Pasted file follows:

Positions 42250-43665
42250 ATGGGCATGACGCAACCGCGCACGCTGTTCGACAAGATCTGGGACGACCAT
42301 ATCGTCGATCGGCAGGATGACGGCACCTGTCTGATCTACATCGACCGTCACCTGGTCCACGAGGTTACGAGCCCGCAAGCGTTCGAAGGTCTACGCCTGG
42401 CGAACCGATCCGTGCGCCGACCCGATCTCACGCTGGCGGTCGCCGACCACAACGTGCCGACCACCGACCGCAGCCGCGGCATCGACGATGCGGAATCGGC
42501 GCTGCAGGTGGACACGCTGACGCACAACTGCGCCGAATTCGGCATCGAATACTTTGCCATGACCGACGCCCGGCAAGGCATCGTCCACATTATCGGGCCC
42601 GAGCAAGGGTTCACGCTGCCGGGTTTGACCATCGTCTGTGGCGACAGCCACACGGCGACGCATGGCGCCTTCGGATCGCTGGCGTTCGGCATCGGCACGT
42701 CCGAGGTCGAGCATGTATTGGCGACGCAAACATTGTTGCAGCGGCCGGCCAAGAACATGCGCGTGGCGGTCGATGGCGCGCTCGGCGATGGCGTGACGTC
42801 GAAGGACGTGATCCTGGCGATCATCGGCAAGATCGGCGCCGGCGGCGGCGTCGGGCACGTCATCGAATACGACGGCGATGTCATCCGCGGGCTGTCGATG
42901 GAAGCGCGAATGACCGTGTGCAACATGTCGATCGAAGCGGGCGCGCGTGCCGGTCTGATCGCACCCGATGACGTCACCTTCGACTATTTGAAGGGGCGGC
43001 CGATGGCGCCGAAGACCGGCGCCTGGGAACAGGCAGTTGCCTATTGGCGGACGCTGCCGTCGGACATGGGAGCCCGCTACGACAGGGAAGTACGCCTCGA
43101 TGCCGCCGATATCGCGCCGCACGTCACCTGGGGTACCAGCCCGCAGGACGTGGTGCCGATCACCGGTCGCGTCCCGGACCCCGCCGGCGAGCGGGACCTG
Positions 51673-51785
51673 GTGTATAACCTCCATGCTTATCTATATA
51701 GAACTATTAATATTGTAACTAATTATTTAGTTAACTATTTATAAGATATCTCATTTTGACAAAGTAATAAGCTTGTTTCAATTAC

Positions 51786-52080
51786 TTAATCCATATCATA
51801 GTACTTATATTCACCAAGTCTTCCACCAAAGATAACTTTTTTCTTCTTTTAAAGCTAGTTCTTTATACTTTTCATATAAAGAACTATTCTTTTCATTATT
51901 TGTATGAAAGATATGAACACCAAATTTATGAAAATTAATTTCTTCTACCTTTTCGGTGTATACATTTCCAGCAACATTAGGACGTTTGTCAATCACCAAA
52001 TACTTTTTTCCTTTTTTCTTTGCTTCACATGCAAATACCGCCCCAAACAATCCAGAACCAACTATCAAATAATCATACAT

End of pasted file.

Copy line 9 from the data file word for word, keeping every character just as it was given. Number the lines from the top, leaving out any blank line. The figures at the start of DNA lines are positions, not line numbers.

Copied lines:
42901 GAAGCGCGAATGACCGTGTGCAACATGTCGATCGAAGCGGGCGCGCGTGCCGGTCTGATCGCACCCGATGACGTCACCTTCGACTATTTGAAGGGGCGGC